About the NC Utilities Commission


The North Carolina Utilities Commission is an agency of the State of North Carolina created by the General Assembly to regulate the rates and services of all investor-owned public utilities in North Carolina. It is the oldest regulatory body in state government. The present Commission evolved from the Railroad Commission which was created in 1891 and given authority to regulate railroad, steam boat, and telegraph companies.

Today, the Commission regulates companies that provide electricity (including electricity resellers), telephone service (including payphone service and shared tenant service), natural gas (including gas resellers), water (including water resellers), wastewater, household goods movers, buses, brokers, and ferryboats. To a limited degree, the Commission regulates electric membership corporations, small power producers, and electric merchant plants. The Commission is also responsible for administering programs in North Carolina to ensure the safety of natural gas pipelines. The Commission does not regulate telephone membership corporations, cable TV, satellite, commercial mobile radio service, cellular, pagers, or data and internet service providers.

Mission Statement

The Commission is responsible to both the public and utilities and, by law (G. S. 62-2), must:

  • Provide fair regulation of public utilities in the interest of the public.
  • Promote the inherent advantage of regulated public utilities.
  • Promote adequate, reliable, and economical utility service.
  • Promote least cost energy planning.
  • Provide just and reasonable rates and charges for public utility services and promote conservation of energy.
  • Assure that facilities necessary to meet future growth can be financed on reasonable and fair terms.
  • Encourage and promote harmony between public utilities, their users and the environment.
  • Foster planned growth of public utility services.
  • Coordinate energy supply facilities with the State's development.
  • Cooperate with other states and the federal government in providing interstate and intrastate public utility service and reliability of energy supply.
  • Facilitate the construction of facilities in and the extension of natural gas service to unserved areas.
  • Promote the development of renewable energy and energy efficiency through the implementation of a Renewable Energy and Energy Efficiency Portfolio Standard.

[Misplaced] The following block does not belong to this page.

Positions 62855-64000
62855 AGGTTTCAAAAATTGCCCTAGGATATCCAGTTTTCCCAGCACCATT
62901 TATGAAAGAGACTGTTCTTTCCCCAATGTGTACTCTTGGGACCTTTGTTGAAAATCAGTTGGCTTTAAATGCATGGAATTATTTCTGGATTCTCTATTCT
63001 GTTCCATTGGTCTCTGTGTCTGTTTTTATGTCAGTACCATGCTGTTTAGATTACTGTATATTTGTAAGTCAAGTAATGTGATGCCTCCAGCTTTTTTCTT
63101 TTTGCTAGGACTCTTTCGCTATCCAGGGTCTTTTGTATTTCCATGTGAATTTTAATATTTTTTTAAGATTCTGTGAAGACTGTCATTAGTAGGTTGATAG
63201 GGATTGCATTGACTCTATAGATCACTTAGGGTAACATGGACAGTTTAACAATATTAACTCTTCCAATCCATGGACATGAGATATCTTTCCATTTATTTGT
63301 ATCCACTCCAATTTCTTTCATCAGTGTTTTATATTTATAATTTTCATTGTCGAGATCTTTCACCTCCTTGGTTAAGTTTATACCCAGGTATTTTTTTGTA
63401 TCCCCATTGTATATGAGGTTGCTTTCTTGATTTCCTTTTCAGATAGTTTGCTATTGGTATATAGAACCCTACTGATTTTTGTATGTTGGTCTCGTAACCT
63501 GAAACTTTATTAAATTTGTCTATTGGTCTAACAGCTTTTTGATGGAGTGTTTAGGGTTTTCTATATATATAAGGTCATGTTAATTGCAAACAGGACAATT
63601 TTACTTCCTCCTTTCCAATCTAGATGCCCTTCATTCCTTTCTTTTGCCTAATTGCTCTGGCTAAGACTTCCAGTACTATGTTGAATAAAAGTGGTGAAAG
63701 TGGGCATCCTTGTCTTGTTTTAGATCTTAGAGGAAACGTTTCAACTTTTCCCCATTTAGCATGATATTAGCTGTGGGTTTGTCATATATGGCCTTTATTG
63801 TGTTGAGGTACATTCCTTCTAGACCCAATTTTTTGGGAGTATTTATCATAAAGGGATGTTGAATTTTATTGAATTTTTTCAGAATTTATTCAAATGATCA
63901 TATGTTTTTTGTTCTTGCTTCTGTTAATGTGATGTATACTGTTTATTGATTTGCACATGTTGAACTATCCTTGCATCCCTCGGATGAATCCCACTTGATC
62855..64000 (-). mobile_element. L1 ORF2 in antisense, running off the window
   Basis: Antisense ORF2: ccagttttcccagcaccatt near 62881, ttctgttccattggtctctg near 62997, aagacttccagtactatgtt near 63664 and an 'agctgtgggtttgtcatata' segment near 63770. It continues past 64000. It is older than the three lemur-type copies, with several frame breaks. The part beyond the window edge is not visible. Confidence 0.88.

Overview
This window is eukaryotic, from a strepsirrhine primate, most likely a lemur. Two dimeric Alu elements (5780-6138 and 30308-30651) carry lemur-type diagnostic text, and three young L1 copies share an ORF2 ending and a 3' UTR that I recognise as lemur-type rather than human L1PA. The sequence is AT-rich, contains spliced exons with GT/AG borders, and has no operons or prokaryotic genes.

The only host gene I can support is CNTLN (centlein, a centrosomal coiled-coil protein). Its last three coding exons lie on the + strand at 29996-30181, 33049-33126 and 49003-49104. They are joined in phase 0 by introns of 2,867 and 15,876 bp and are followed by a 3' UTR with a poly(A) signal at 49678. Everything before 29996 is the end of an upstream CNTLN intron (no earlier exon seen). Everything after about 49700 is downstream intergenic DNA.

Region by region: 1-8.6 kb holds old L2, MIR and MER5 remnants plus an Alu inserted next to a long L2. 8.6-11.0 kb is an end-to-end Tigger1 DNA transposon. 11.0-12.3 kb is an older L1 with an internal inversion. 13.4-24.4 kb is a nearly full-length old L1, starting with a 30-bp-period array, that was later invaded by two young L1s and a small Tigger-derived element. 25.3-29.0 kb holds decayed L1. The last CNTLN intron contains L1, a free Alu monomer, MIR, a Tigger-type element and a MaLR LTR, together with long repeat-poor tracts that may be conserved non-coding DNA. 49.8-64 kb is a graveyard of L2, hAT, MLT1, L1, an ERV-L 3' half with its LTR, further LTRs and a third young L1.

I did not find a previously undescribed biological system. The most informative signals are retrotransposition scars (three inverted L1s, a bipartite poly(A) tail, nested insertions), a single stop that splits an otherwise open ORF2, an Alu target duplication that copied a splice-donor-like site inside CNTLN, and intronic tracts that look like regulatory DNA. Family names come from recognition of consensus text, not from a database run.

February 2024 Commission Informational Review

The Commission has seven members who serve six-year terms. Appointments are made by the Governor, subject to confirmation by the General Assembly. The Governor also designates a Chairman to serve a four-year term. The Chairman serves as the chief executive and administrative officer of the Commission and as a member of the Agency for Public Telecommunications Board and the Geographic Information Coordinating Council. The standards of judicial conduct provided for judges in Article 30 of Chapter 7A of the General Statutes apply to members of the Commission. Members of the Commission are prohibited by law from engaging in any other employment, business, profession, or vocation while in office.

The Commission is composed of four divisions, Legal & Administration, Operations, Clerk & IT Services, and Fiscal Management and it employs about 71 staff members.

The Public Staff of the Commission is a separate agency that appears before the Commission and represents the interests of the using and consuming public. The Public Staff is not subject to the supervision, direction, or control of the Commission. The Executive Director of the Public Staff is appointed by the Governor, subject to confirmation by the General Assembly, for a term of six years.

The Commission is, by law, an administrative board or agency of the General Assembly created for the principal purpose of carrying out the administration and enforcement of the Public Utilities Act. The Commission is accountable to the General Assembly and is subject to legislative oversight by the Joint Legislative Utility Review Committee. The Commission is authorized to promulgate rules and regulations and to fix utility rates pursuant to Chapter 62. For the purpose of conducting hearings, making decisions, issuing orders, and informal investigations where a record is made of testimony under oath, the Commission functions in a judicial manner and has all the powers and jurisdiction of a court of general jurisdiction as to all subjects over which it has jurisdiction by law.